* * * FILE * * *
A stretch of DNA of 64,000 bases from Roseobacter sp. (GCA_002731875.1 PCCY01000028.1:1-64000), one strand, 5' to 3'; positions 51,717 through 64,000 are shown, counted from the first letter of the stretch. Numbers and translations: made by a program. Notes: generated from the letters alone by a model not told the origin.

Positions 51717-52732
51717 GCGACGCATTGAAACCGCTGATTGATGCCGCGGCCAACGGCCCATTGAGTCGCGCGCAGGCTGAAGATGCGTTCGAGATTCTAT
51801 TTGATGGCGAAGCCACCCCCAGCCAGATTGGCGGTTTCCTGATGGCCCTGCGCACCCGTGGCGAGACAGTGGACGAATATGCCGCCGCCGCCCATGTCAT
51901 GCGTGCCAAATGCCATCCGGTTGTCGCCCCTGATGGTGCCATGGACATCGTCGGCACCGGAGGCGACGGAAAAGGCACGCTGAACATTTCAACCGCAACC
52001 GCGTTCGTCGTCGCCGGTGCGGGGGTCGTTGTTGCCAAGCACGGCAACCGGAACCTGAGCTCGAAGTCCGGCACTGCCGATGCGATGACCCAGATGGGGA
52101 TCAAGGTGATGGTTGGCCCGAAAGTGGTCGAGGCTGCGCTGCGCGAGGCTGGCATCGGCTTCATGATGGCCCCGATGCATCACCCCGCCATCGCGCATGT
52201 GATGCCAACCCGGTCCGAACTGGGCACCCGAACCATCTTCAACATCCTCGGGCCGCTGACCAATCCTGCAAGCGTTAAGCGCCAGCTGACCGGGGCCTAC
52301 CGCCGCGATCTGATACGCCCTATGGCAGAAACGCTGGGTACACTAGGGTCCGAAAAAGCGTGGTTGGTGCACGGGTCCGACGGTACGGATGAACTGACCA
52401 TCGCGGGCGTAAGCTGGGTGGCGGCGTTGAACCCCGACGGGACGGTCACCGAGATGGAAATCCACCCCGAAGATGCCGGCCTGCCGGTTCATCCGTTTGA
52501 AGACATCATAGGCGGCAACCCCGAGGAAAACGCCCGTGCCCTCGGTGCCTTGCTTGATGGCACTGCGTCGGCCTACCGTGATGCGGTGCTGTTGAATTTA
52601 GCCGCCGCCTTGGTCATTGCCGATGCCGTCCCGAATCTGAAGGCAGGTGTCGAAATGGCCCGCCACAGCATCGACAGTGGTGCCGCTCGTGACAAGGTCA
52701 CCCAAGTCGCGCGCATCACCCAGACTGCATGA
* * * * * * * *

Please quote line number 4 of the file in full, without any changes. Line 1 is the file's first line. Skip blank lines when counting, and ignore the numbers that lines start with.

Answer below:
51801 TTGATGGCGAAGCCACCCCCAGCCAGATTGGCGGTTTCCTGATGGCCCTGCGCACCCGTGGCGAGACAGTGGACGAATATGCCGCCGCCGCCCATGTCAT